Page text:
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Director Tinto Brass is a man of big passions. His films -- excluding Caligula (1980), which doesn't really fit into his overall body of work -- are filled with curvaceous women who are uninhibited and bold enough to freely express their healthy appetites for sex. Brass' camera lovingly (and intrusively) explores the many facets of a woman's beauty, be it physical or psychological. Brass also isn't shy about what he likes most about a woman's body, either -- her ample backside. The bigger the better.

Although Brass would probably chuckle at the idea that these three films have a strong feminist slant, Brass' female leads are strong, independent, and almost heroic in their quests to become emancipated from their roles as housewives, concubines, or mothers. Less cartoonish than his American counterpart Russ Meyer's heroines, Brass' ladies actually exude a real humanity with their sensuality.

As mentioned above, Brass' camera can be intrusive. His lens probes in and around his leads' genitalia or backside with the finesse of an amateur gynecologist -- especially in Miranda (1985). But sometimes, as in The Key (1983), Brass' imposition never once comes across as clinical or puerile. The camera may still be mischievous, but its forthrightness could also be seen as an instrument to explore the mysteries of femininity itself. If Brass (and the viewer as well) stares long enough, perhaps he'll come a little closer to understanding the currents that truly move women. Or perhaps not.

Unlike many mainstream filmmakers who have dabbled in erotica over the last few decades (e.g. Bertolucci, Cronenberg, Kaufman, and Verhoeven) or recent art-house films that contained explicit sexuality (e.g. Baise Moi, The Idiots, The Piano Teacher, Pola X), Brass' films are genuinely erotic and void of any kind of existential dread, violence, or moralistic endings wherein characters have to be punished for their allotted two-hours of cinematic carnality. Brass leans more toward Henry Miller than de Sade. Granted, working in Italy in the seventies and eighties allowed for greater creative freedom for Brass. But his films were nevertheless brutally shorn of their "nasty" bits when exported to other countries and frequently banned in Italy also. It seems that many people believe that erotica is only okay if it's not erotic at all.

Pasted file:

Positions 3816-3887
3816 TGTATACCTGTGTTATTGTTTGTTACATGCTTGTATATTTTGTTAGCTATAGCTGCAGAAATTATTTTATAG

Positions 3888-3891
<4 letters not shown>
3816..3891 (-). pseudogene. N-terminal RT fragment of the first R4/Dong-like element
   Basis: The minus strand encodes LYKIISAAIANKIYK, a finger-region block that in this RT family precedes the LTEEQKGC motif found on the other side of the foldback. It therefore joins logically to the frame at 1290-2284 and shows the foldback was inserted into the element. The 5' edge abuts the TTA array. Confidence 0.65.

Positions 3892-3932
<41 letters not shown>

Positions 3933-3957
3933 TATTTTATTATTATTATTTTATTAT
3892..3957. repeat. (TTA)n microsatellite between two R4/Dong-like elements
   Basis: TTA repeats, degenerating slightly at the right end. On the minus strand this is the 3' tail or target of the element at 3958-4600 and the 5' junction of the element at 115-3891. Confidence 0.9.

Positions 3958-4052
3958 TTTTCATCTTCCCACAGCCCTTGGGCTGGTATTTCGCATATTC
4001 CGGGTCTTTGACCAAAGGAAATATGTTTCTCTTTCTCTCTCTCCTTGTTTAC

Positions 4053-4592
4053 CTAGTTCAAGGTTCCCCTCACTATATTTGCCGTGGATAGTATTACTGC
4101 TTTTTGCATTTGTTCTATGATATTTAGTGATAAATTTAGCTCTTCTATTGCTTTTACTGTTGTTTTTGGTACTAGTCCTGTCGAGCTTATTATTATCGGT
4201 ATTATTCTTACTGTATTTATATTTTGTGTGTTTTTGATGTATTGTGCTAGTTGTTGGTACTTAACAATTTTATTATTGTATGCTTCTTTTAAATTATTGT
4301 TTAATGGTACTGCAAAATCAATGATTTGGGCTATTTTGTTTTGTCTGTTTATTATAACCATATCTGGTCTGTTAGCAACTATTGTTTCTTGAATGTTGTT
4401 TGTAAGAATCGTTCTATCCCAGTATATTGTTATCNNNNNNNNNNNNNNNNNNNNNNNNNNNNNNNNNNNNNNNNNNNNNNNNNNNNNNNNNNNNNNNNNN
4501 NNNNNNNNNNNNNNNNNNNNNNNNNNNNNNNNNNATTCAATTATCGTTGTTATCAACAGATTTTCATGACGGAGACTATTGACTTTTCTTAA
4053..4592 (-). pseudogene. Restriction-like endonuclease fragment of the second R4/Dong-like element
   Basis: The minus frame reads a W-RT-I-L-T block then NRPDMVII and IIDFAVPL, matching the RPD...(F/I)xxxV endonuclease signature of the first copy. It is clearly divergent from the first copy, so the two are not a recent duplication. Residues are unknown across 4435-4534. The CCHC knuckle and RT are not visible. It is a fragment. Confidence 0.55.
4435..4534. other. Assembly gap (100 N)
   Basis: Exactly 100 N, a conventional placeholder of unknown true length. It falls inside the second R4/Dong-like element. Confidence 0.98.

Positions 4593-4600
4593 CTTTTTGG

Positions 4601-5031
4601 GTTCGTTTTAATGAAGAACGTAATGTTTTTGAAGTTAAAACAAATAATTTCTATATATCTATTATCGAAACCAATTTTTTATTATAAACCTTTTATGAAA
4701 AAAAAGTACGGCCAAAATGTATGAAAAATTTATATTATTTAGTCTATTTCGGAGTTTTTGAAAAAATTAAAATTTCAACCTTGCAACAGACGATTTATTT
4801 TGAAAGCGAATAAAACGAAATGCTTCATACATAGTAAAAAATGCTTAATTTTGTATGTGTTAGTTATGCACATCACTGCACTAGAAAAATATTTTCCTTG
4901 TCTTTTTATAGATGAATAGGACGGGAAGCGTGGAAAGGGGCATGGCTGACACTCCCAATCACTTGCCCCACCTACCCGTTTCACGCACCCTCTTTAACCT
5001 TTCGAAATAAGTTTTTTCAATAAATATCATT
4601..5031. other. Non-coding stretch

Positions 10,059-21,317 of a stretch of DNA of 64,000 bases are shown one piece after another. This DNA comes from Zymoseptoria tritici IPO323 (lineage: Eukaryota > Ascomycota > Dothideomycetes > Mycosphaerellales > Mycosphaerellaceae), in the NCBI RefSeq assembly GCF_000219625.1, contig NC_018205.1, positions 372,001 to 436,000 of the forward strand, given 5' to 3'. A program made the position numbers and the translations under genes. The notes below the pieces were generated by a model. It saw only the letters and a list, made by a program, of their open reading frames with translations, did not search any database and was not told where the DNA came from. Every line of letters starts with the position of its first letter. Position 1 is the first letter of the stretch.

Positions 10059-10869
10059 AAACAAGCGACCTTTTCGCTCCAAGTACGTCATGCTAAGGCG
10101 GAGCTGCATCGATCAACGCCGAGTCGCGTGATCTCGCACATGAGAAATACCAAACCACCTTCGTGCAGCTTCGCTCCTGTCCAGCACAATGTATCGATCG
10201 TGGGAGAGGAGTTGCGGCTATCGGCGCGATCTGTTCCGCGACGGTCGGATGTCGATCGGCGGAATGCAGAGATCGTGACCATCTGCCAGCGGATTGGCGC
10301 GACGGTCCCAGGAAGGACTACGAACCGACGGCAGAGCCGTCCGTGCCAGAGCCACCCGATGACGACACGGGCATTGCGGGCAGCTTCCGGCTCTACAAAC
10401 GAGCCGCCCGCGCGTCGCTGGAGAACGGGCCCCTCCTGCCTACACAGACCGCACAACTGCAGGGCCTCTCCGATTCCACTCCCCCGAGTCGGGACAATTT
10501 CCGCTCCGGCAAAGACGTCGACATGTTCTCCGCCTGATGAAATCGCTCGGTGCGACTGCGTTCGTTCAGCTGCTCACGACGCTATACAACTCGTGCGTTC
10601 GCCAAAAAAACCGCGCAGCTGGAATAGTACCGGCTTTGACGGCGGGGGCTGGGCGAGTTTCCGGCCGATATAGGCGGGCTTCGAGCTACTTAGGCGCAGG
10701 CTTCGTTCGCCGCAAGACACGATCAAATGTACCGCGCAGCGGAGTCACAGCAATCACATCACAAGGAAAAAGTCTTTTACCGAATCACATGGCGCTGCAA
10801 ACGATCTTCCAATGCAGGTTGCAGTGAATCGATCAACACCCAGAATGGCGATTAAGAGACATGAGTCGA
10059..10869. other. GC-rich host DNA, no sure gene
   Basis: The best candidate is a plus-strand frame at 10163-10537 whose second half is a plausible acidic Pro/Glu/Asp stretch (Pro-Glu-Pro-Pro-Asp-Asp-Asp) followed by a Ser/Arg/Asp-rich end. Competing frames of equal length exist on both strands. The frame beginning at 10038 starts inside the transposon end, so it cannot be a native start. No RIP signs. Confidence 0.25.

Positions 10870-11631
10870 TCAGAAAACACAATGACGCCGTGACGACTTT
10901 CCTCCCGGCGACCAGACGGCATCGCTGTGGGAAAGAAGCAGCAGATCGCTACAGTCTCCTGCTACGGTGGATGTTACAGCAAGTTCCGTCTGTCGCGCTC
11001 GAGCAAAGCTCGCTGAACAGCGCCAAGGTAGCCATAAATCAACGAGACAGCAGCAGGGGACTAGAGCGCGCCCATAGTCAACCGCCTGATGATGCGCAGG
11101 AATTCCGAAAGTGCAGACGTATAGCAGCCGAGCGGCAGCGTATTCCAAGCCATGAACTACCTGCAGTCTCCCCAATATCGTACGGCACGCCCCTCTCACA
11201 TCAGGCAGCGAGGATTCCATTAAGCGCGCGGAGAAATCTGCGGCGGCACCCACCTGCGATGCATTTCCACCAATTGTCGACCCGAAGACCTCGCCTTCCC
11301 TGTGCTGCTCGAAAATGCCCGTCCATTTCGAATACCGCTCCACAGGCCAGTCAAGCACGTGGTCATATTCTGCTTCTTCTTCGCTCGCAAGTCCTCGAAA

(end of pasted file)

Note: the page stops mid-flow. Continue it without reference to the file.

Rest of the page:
Cult Epics have thankfully released three of Tinto Brass' films onto DVD uncut. Available separately or in a delicious box set, The Key (aka La Chiave), Miranda, and All Ladies Do It (aka Cosi Fan Tutte) are a great introduction to this master of the sensual.

Based upon a novel by Japanese writer, Junichiro Tanizaki, The Key is without a doubt the highlight of this set. Set in Venice during Mussolini's fascist reign, the film centers on the relationship between an older man, Nino (played by Frank Finlay), and his much younger wife, Teresa (played by the stunning Stefania Sandrelli). Nino can't help but notice that his wife is sexually attracted to their daughter's fiancée (played by Brass regular Franco Branciaroli). What shocks Nino isn't the fact that he's jealous, but that he likes being jealous. Nino's jealously quickly becomes the catalyst for an elaborate sex game between he and Teresa, but at what cost?

The Key is a rich film in many ways. From its elegantly low-budget period set-design to its whimsical Ennio Morricone score, it has obviously been put together with care and attention. But its greatness stems from its skillfully realized portrait of the sexual life keeping Nino and Teresa's marriage alive. Brass' characters are complicated, occasionally messy, and charged with enough lust to sap even the strongest of relationships, and Brass allows his characters room to explore, make mistakes, and ultimately celebrate the intricacies of their intimacy. A classic of erotic film indeed.